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The New Europe]

[16 August 1917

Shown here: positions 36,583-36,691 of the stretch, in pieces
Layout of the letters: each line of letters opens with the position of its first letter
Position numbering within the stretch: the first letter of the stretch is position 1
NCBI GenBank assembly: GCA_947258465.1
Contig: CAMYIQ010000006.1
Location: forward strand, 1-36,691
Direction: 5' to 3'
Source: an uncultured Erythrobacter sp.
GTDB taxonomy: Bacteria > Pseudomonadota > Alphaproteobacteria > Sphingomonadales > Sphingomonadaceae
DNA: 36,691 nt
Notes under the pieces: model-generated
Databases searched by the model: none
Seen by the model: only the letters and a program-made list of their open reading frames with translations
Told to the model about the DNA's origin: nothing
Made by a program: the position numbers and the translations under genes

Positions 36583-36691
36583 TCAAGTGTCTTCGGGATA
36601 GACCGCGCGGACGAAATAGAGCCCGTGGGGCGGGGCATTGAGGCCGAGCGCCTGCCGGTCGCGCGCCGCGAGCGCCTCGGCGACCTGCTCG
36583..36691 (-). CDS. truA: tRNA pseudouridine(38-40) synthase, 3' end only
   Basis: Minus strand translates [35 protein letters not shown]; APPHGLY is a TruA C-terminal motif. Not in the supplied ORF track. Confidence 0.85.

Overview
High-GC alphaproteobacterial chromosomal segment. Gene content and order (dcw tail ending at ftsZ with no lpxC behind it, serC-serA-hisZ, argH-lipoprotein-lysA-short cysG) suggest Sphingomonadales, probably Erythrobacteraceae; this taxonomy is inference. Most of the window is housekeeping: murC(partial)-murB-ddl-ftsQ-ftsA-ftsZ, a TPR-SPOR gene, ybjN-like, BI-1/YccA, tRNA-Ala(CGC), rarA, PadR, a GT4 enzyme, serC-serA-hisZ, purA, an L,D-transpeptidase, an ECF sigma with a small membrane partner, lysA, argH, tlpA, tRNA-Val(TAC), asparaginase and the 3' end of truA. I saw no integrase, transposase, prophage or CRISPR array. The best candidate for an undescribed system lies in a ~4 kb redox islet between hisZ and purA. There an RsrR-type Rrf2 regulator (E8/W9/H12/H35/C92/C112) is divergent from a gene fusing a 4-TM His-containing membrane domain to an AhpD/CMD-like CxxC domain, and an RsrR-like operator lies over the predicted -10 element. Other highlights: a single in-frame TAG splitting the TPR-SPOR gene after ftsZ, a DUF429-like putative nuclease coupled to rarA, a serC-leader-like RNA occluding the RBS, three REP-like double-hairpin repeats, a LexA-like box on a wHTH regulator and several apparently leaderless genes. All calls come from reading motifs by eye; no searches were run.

—was intensified by bad economic conditions and the consequent growth of emigration. Driven alike by racial, political and economic reasons into hostility to its Polish masters, it would have gratified its natural Slavonic feelings by such an alliance with the Czechs and Jugoslavs as the summer of 1917 has finally produced; but in those days it found itself repelled by all those who, in their enthusiasm for Russia, accepted the Russian reactionary thesis that Ukrainian nationality is a “fake.” It was therefore driven by circumstances to seek temporary allies among the German parties. In the decade preceding the war it was looked upon with growing favour by the Clericals of Vienna and by their patron the late Archduke Francis Ferdinand, who sought to exploit the most national institution of the Austrian Ukraine, the Uniate Church, as a weapon against Orthodoxy. Fantastic designs of political and military ambition linked hands with no less ambitious ecclesiastical pretensions. “Barbarous Russia” was to be “hurled back into Asia,” a vast Ukraine kingdom created, stretching from the San to the Dniepr or the Don, as an appanage of the Habsburg Crown, while the Jesuits were to establish their sway in the very heart of the Orthodox church-system and drive in a fatal wedge between Moscow and Constantinople. On the other side stood a certain school of militant Panslavists, who dreamt of nothing less than the extension of the Orthodox faith throughout the Slavonic world, and interpreted political movements in the light of religious fanaticism. To them the very existence of a Ukrainian movement in Galicia and the increasing latitude accorded to it by the Austrian Government seemed a direct challenge of the most dangerous kind. Indeed, self-preservation drove the old régime in Russia to oppose the Ukrainian idea by every means in its power and to encourage and even subsidise the so-called “Moscalophil” party in Galicia. The rivalry of Ukrainians and Moscalophils—the latter refusing to admit the distinction between Great and Little Russians—was complicated by the jealousy of the Poles, who did not hesitate to join hands with Petrograd in its campaign of proselytism. The most striking example of this was the sensational end to the High Treason Trial at Lvov in June 1914; the accused Moscalophils being acquitted by a jury consisting of Poles and demonstratively presented with flowers on leaving the court. The concessions wrested from the Poles by the